That day in Nevada, the pilot and the NFO pulled out their backup oxygen bottles, landed the plane and met with the squadron's safety officer to file a report. It turned out, the pilot said, that the jet's OBOGS had stopped producing oxygen. What's more, he added, the filtering material inside the system had just been cleaned and it was the jet's first flight with a fresh oxygen generator.
That was back in 2007, when aviators reported annually a dozen or so reports of physiological episodes — the technical term for the effects when a plane stops producing oxygen, pumps a toxin into the cockpit or loses pressurization.
The rates were troubling. In 2010, Navy aviation pushed to get pilots and aircrew to report every time they thought they'd had an episode. And NAVAIR engineers focused on how to improve OBOGS and the environmental control system — the pieces of the airplane that keep clean, dry air circulating.
Navy officials say it's progress that more fliers are recognizing and reporting physiological episodes. They say the causes of these distressing incidents are varied across the air systems' dozens of components, many of which have been modified and are now being more regularly checked. Meanwhile, engineers work to develop sensors that detect air contamination and low oxygen levels.
The Navy's air warfare director summed up the dilemma in a tense exchange during a February hearing.
"It’s like chasing a ghost," said Rear Adm. Mike "Nasty" Manazir, a career Navy pilot. "You can’t figure it out, because the monitoring devices that do this are not on the airplane."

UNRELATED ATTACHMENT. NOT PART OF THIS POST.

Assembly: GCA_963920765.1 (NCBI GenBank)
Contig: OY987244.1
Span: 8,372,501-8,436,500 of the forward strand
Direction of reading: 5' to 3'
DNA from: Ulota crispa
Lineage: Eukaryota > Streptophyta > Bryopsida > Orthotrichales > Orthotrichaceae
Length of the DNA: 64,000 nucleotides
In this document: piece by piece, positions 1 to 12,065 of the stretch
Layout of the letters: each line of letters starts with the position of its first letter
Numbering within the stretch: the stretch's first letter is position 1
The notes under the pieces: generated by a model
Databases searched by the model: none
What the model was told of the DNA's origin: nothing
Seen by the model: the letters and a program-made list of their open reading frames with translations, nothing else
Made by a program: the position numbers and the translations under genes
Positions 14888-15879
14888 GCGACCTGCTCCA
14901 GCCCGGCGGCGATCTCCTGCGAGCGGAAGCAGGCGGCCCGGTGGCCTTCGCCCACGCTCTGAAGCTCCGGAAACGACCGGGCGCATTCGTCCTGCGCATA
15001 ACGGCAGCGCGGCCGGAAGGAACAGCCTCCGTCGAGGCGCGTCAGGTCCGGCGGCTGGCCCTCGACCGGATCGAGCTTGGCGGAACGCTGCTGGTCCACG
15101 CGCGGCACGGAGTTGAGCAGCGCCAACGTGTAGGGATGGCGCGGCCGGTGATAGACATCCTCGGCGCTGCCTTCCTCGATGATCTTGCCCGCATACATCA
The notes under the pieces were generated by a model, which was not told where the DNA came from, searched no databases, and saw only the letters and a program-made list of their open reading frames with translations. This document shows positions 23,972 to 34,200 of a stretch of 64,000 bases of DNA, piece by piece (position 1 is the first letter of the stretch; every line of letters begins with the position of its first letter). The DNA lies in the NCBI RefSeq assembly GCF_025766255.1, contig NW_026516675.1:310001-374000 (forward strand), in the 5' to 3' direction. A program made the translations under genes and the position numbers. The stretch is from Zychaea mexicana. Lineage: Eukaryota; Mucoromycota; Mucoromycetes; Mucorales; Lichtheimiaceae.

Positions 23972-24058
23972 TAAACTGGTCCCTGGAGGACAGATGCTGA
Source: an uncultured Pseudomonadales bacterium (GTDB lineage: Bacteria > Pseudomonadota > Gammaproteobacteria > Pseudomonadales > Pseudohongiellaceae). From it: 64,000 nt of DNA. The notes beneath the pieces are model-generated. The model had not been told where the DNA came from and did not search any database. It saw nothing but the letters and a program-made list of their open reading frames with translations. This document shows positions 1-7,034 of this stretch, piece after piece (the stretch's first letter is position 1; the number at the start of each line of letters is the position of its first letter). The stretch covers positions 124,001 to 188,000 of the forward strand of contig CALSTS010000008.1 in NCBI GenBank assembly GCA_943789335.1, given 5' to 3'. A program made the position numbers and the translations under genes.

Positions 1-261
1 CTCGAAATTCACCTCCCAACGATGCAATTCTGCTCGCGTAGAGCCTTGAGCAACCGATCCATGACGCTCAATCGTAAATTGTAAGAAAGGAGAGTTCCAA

The air flow issues have bedeviled the Navy and Marine Corps' fleet of F/A-18 Hornets, EA-18G Growlers and T-45C Goshawk trainers, all of which use the OBOGS. In the case of air contamination, there are no warning systems to alert the aviators breathing disorienting and potentially deadly gases. Complicating the assessment of the breadth of the incidents is the general reluctance of pilots to report what seem to be physiological problems, which can remove their flight status.
Meanwhile, the reported number of events is skyrocketing. Aviators reported 15 physiological episodes in 2009, concentrated in strike aircraft and the trainer jets that aviators learn on, according to Naval Safety Center data.
By 2015, the fleet reported an eight-fold increase to 115 episodes: 31 in the T-45C Goshawk trainer and 41 in Hornet variants, plus 19 in the EA-18G Growler. The Marines also reported a spike that year, including hypoxia and OBOGS failure in the brand new F-35B joint strike fighters and seven more events involving its legacy Hornets, as the F/A-18 A through D variants are known.
"I’ve been flying Navy airplanes since 1982 on oxygen," testified Manazir. "I commanded an F-14 squadron that had OBOGS back in 1998. I have two cruises on that system and I have four cruises on the Super Hornet. I’ve never experienced a hypoxic event."
If the Navy were concerned about the safety of the jets, he added, they would ground the fleet.
But inside ready rooms, his comments landed like a ton of bricks.
"We have definitely upped the reporting since 2010 and it is a huge issue for us," the East Coast pilot said. "In my opinion, the admiral is just lucky that he has never had an incident."
The West Coast pilot shared that disappointment.
"I have a concern. I have a huge concern. Lots of guys have concerns. That’s the perfect time to go, 'We have a problem and we need the funding to get it fixed,' " he said. "If that’s for a media comment, then I get it. But if that’s what he’s really thinking, then I’m disappointed."
The pilot also pointed out that Manazir's timeline suggests his first 16 years flying were with liquid oxygen pumping into his mask, a system which OBOGS replaced.
"I would say, go to his log book and take all of the LOX flights out of there, and those numbers are going to come way down," he said. "We’ve got guys who have never been hypoxic, and guys who have been multiple times."
I can't get over on how long we are taking to solve this problem. BZ to the IPs for keeping up the pressure.
So, how long would it take and how much money to either convert back to LOX until we ID the problem or fix it like the USAF did with the F-22? Is either an option?
If not, what is Plan C?
Or are we going to play management for Convair and McDonald-Douglas to Dan Applegate's memo? Just put a price on dead Naval Aviators and figure that is cheaper than fixing a hard problem?